Thursday, May 18, 2017

Throwback Thursday Comedy Special: Henny Youngman in a One-Liner Performance in 1955


It's been awhile since we've posted a collection of Henny Youngman jokes, so we think Throwback Thursday is a good opportunity to share another bunch with you. 

Youngman, a British-American Jewish comedian and violinist, was very popular in the 1950s and 1960s, with many appearances on The Ed Sullivan Show and on Laugh-in.


His stand-up comedy stood out from that of his fellow comedians in that he only told simple one-liner jokes, a format that was picked up years later by Rodney Dangerfield.

Henny explained the origin of his classic line "Take my wife, please" as a misinterpretation: in the mid-1930s he took his wife to a show and asked the usher to escort his wife to a seat. But his request was taken as a joke, and Youngman used the line countless times ever after.

This video clip goes back 62 years to 1955. The jokes come so fast that it's easy to miss some of the punch lines. We had trouble understanding his opening joke about losing two dollars betting on a horse named Nashua to place until we did some research and found this explanation: The day before Nashua lost a match race to the equally great Native Dancer. Obviously there can't be a place bet when there only two horses racing.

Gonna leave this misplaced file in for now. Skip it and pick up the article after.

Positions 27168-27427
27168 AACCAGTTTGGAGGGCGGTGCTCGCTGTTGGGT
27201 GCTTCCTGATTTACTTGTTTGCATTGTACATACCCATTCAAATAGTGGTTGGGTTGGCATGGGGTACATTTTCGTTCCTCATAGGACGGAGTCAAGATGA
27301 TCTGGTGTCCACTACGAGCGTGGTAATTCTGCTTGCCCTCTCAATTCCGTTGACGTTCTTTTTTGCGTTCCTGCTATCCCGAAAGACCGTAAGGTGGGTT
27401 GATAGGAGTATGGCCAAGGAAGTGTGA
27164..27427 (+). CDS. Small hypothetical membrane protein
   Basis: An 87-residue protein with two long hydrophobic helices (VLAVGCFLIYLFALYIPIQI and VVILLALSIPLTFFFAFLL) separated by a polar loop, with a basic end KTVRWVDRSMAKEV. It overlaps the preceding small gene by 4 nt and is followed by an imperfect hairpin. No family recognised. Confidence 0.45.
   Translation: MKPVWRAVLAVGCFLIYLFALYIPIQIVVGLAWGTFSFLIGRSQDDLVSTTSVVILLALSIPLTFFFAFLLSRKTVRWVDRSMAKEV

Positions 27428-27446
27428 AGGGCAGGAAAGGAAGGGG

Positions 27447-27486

Enjoy!

A SPECIAL NOTE FOR NEW EMAIL SUBSCRIBERS:  THE VIDEO MAY NOT BE VIEWABLE DIRECTLY FROM THE EMAIL THAT YOU GET EACH DAY ON SOME COMPUTERS AND TABLETS.  YOU MUST CLICK ON THE TITLE AT THE TOP OF THE EMAIL TO REACH THE JEWISH HUMOR CENTRAL WEBSITE, FROM WHICH YOU CLICK ON THE PLAY BUTTON IN THE VIDEO IMAGE TO START THE VIDEO.




#Throwback Thursday, #TBT

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